Preliminary Proposal Due Date to the Call Secretariat 7 May 2010
Notification for Submission of Full Proposals 28 June 2010
Full Proposals Due Date to Call Secretariat and NSF 25 August 2010
Official Funding Decisions/Award February 2011
Within each selected consortium, funding of the participating researchers is provided by their respective national funding organization in accordance with their standard award terms and conditions. Funding is meant for collaborative research, which may include clearly justified travel and workshops. The total budget for this call is approximately 10 million € over three years. Funding can be provided for projects lasting for two or three years and it is anticipated that 8-10 research consortia will be funded in this call. NSF anticipates making awards at a level of approximately $150,000 per award per year, pending the availability of funds. It is anticipated that awards will be made by February 2011.
Each consortium must include at least three partner countries with at least one academic Principal Investigator (PI) from each country in the consortium. Each PI/Co-PI must be from one of the seven partner countries. A proposal may not include researchers from non-partner countries. Consortium partners should identify a Leading Principal Investigator (LPI) for each proposal for application, management and communication purposes. The Leading PI is officially responsible for all communications with the Call Secretariat, including the submission of the Preliminary Proposal and, if encouraged to do so, submission of the Full Proposal.
For this call, NSF eligibility is limited to academic institutions 3 .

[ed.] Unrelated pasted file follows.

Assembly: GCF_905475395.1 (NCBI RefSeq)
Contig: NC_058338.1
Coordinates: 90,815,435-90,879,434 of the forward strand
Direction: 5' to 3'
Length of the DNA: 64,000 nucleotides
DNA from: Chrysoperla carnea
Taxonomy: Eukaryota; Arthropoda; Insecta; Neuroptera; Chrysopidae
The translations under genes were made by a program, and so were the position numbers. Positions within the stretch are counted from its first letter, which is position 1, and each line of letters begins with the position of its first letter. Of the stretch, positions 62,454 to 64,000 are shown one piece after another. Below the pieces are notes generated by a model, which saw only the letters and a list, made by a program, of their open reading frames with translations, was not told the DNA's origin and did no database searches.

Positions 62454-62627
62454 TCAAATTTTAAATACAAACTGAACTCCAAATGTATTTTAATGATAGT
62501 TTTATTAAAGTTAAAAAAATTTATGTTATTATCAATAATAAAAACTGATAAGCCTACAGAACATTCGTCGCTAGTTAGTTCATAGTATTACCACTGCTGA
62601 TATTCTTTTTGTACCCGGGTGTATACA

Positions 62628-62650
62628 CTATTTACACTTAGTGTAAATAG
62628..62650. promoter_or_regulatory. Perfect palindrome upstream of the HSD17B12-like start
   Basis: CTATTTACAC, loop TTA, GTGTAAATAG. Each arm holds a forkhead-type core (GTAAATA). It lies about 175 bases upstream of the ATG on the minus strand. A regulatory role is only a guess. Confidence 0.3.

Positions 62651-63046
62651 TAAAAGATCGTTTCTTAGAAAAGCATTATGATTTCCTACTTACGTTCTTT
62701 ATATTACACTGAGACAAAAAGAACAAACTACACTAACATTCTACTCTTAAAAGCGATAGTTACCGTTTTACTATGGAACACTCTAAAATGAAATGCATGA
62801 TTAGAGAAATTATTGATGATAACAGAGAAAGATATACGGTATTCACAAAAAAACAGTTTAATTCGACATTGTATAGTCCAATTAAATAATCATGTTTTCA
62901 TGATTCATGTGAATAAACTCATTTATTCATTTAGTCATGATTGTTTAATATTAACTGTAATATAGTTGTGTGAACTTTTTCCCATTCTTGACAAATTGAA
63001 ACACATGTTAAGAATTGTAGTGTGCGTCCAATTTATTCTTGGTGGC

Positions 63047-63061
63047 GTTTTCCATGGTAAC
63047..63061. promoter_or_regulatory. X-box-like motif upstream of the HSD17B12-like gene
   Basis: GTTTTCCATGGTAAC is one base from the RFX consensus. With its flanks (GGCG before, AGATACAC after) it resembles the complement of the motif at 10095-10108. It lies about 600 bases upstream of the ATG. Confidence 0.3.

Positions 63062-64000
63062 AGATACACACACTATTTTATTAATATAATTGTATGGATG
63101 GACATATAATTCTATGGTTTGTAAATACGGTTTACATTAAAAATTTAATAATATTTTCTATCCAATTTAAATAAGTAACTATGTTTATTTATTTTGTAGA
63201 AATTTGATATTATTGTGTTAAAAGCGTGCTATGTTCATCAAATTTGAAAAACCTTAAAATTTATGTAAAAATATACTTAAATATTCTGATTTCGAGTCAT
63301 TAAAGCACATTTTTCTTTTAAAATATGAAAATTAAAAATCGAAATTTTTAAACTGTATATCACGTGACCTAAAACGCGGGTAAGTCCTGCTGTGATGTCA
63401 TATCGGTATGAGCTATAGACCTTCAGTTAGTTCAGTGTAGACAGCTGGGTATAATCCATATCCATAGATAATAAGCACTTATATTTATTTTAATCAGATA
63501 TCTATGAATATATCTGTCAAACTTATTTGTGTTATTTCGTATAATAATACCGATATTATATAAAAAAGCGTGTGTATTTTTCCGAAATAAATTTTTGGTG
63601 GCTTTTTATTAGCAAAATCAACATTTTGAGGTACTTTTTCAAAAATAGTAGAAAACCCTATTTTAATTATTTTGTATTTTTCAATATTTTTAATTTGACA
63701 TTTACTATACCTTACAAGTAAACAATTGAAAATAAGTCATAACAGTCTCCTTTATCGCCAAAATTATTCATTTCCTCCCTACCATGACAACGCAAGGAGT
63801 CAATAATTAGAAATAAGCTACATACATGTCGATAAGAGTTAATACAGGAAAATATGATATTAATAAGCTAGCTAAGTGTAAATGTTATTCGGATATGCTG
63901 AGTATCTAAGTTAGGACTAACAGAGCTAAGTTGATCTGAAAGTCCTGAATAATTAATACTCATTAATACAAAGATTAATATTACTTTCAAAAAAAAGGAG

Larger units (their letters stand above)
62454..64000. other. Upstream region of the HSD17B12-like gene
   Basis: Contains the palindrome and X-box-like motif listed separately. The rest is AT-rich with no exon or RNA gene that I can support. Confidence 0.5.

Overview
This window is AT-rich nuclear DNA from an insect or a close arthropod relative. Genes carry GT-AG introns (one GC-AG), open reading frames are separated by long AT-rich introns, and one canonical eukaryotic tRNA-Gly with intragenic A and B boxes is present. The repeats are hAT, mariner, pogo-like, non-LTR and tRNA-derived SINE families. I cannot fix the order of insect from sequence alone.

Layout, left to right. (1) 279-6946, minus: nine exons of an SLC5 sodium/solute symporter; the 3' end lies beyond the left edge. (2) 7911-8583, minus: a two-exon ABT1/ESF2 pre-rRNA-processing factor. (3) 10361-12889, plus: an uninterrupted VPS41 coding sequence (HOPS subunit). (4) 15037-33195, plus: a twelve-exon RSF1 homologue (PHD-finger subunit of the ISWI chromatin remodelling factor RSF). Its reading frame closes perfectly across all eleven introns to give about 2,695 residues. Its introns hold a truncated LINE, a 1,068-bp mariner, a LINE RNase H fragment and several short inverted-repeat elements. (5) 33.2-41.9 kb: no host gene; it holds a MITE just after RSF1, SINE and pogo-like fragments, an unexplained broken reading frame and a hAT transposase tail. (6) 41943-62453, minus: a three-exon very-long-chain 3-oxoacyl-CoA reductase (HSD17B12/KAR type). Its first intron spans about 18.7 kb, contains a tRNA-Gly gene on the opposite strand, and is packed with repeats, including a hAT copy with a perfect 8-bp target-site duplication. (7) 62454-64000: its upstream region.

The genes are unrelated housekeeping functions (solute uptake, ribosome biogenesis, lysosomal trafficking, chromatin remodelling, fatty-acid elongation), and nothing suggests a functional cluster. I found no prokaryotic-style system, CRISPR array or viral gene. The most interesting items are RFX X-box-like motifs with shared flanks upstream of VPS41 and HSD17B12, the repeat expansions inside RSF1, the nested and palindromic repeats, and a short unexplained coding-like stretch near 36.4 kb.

A successful proposal combines significant contributions of scientists from the partner countries and must show an interdisciplinary approach in addressing problems and goals within the scope of the described call theme. The proposal should conform to program aims and designated research fields. Proposals will be evaluated in accordance with the NSF review criteria of Intellectual Merit and Broader Impacts, with special emphasis on:
- Scientific quality and innovativeness of the joint research plan
- Sound project management, methodological approach, feasibility and appropriateness of the joint research plan
- Added value to be expected from the research collaboration
- B alanced cooperation
- Competence and expertise of teams and complementarities of consortium (interdisciplinary / inclusion of all necessary expertises)
- Appropriateness of resources and funding requested
- Expected impacts: e.g. s cientific, technological, economic, societal
- Opportunities for early career researchers
Full proposals will be reviewed by ad hoc peer review and panel.
National Science Foundation Contacts
Dr. Rob Pennington
Office of Cyberinfrastructure
Ms. Irene Qualters
Office of Cyberinfrastructure
Ms. Vanessa Richardson
Director of Operations and Analysis
Office of International Science and Engineering
2The programme acknowledges a preliminary study of application needs and of the matching computing technologies, which was conducted through a series of international workshops ( http://www.exascale.org) held in 2009, gathering an international community of software specialists, application specialists and funding agencies to lay the groundwork for an international activity on exascale development.
3 Universities and Colleges - Universities and two- and four-year colleges (including community colleges) accredited in, and having a campus located in the US, acting on behalf of their faculty members. Such organizations also are referred to as academic institutions. NSF Grant Proposal Guide (GPG) NSF 10-1 January 2010